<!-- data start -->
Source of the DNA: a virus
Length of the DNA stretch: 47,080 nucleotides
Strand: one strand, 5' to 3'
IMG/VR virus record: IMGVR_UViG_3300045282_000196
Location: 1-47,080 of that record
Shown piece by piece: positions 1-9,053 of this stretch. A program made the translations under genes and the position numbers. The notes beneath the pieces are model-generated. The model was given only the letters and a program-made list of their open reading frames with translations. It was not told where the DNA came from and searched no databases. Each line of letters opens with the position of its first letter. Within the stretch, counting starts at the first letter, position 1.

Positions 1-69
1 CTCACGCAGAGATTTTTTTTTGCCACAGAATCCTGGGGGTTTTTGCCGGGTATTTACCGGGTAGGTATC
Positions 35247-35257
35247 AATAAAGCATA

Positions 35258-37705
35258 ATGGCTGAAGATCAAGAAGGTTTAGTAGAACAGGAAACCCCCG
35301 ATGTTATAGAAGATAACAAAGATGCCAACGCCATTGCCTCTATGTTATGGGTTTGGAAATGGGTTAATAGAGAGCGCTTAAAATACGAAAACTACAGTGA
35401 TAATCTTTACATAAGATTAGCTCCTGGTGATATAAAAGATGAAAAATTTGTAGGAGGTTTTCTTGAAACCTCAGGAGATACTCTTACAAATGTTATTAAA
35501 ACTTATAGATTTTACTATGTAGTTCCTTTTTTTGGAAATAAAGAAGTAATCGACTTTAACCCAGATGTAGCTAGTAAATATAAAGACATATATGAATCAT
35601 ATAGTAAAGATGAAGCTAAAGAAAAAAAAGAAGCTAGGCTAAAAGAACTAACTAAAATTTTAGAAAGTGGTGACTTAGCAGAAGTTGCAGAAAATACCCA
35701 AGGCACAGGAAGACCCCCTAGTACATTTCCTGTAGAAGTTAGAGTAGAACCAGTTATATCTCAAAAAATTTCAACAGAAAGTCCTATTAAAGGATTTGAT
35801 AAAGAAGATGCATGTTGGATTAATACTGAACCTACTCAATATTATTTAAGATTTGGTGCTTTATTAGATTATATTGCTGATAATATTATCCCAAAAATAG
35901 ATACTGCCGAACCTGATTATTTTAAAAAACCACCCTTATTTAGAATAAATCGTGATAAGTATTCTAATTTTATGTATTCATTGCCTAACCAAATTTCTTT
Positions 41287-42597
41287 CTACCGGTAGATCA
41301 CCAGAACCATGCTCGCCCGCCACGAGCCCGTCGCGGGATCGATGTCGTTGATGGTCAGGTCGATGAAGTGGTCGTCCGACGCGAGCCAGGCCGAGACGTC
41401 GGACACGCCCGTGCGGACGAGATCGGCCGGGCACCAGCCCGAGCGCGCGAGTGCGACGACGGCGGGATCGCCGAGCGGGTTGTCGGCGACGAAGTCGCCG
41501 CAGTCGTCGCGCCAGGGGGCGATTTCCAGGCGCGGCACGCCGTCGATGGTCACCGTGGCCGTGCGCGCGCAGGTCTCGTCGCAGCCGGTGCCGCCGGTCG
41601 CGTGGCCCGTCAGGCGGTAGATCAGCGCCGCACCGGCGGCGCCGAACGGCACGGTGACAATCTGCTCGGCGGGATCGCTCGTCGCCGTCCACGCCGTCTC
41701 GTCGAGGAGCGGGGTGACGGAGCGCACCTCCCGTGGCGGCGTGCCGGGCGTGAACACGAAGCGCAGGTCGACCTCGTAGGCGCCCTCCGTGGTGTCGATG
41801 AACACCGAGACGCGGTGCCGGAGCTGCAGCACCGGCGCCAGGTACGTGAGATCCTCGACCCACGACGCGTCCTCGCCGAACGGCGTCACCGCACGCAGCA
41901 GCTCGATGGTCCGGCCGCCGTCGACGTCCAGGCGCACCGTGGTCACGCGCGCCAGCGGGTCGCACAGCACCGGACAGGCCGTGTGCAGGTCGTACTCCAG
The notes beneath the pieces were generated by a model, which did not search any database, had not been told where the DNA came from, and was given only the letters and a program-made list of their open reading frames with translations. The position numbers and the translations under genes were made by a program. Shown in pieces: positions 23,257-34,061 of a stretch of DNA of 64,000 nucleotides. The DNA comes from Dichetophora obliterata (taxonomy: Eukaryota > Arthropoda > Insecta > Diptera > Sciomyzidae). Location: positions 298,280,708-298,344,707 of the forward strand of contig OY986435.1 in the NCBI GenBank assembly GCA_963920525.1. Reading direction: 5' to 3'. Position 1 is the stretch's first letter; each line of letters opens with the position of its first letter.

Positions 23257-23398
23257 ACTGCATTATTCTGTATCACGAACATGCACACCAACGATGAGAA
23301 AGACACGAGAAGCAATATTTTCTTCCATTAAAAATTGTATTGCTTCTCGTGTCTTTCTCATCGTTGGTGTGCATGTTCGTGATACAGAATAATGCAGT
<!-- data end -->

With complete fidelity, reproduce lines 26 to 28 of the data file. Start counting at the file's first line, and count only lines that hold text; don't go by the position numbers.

41701 GTCGAGGAGCGGGGTGACGGAGCGCACCTCCCGTGGCGGCGTGCCGGGCGTGAACACGAAGCGCAGGTCGACCTCGTAGGCGCCCTCCGTGGTGTCGATG
41801 AACACCGAGACGCGGTGCCGGAGCTGCAGCACCGGCGCCAGGTACGTGAGATCCTCGACCCACGACGCGTCCTCGCCGAACGGCGTCACCGCACGCAGCA
41901 GCTCGATGGTCCGGCCGCCGTCGACGTCCAGGCGCACCGTGGTCACGCGCGCCAGCGGGTCGCACAGCACCGGACAGGCCGTGTGCAGGTCGTACTCCAG